She struck literary gold with her first novel at age 23. What did she write after that—and how was it similar to The Heart Is a Lonely Hunter? Discover Carson's perfect little canon here.
Carson's Bookshelf: 'Reflections in a Golden Eye'
Reflections in a Golden Eye (1941)
By Carson McCullers

Reflections in a Golden Eye, published just a year after the debut Carson McCullers's masterpiece, The Heart Is a Lonely Hunter, confirmed the author's youthful genius. Set on an army base in the American South of the 1930s, Reflections in a Golden Eye tells the story of Captain Penderton, his tempestuous and flirtatious wife, Leonora, and the passions and jealousies that ensue with the arrival of Major Morris Langdon and the fragile Alison Langdon. The novel is infused with McCullers's signature themes of loneliness in marriage and the emotional vicissitudes of life in the South.
Carson's Bookshelf: 'The Member of the Wedding
The Member of the Wedding (1946)
By Carson McCullers

The novel that became an award-winning play and a major motion picture and that has charmed generations of readers, Carson McCullers's classic The Member of the Wedding tells the story of the inimitable 12-year-old Frankie, who is utterly, hopelessly bored with life until she hears about her older brother's wedding. Bolstered by lively conversations with her house servant, Berenice, and her 6-year-old male cousin—not to mention her own unbridled imagination—Frankie takes on an overly active role in the wedding. She hopes even to go, uninvited, on the honeymoon, so deep is her desire to be the member of something larger, more accepting than herself. The Member of the Weddings showcases McCullers at her most sensitive, astute, and lasting best.
Carson's Bookshelf: 'The Ballad of the Sad Cafe'
The Ballad of the Sad Café (1951)
By Carson McCullers

Several stories and a major novella published by Carson ten years after her major masterpiece. It contains several stories, including: a grotesque human triangle in a primitive Southern town; a young boy learning the difficult lessons of manhood; an experience in a fateful encounter with his native land and former love. These are parts of the world of Carson McCullers—a world of the lost, the injured, the eternal strangers at life's feast. Here are brilliant revelations of love and longing, bitter heartbreak and occasional happiness—tales that probe the very heart of human existence. Here is the artistry, compassion and pitiless insight of one of the truly great writers of our time.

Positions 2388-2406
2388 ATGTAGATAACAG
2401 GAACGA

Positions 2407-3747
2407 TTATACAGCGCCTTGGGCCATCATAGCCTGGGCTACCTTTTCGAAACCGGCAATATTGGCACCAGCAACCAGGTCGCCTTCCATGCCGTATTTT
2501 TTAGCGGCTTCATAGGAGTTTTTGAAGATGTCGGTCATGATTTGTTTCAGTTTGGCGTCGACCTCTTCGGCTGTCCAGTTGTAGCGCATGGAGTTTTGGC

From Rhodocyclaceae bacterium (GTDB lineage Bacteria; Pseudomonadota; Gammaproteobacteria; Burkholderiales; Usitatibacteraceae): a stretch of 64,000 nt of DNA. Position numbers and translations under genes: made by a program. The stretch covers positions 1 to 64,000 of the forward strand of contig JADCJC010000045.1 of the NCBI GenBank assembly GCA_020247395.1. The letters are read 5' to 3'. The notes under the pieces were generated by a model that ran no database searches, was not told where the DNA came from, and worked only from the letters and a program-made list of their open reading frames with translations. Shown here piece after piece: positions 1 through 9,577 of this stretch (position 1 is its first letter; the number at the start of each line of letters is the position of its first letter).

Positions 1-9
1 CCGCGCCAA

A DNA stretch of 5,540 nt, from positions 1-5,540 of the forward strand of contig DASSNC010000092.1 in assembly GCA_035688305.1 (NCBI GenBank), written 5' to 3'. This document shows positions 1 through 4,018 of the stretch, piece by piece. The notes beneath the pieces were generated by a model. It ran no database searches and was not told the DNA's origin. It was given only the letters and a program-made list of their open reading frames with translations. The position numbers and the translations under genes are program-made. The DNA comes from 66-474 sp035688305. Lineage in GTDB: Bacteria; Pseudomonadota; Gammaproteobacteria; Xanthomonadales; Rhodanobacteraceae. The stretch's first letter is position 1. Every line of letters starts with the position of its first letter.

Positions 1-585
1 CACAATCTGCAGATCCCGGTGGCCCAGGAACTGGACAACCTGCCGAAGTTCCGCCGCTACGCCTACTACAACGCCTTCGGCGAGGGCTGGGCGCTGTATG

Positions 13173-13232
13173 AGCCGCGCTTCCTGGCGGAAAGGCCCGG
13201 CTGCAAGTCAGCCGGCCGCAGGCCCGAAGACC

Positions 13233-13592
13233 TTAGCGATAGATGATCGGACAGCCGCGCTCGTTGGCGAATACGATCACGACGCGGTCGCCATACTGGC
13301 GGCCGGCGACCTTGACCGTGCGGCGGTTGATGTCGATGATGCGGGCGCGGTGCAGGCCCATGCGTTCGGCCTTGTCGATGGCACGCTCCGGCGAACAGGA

Carson's Bookshelf: 'Clock Without Hands'
Clock Without Hands (1953)
By Carson McCullers

Set in small-town Georgia on the eve of court-ordered integration, Clock Without Hands is Carson McCullers's final masterpiece and her most poignant statement on race, class, and individual responsibility. The actors in this allegory are J. T. Malone, a lonely, dying middle-aged druggist looking to redeem his misspent life; Fox Clane, a corrupt old judge and defender of the ways of the Old South; Jester Clane, the judge's orphaned grandson, a directionless adolescent with a strong sense of social justice; and Sherman Pew, an angry, blue-eyed black youth in search of his own identity. Their interlocking stories are told with that unique mix of humor, irony, power, and love that marks all of McCullers's writing.
Carson's Bookshelf: 'Sweet as a Pickle and Clean as a Pig'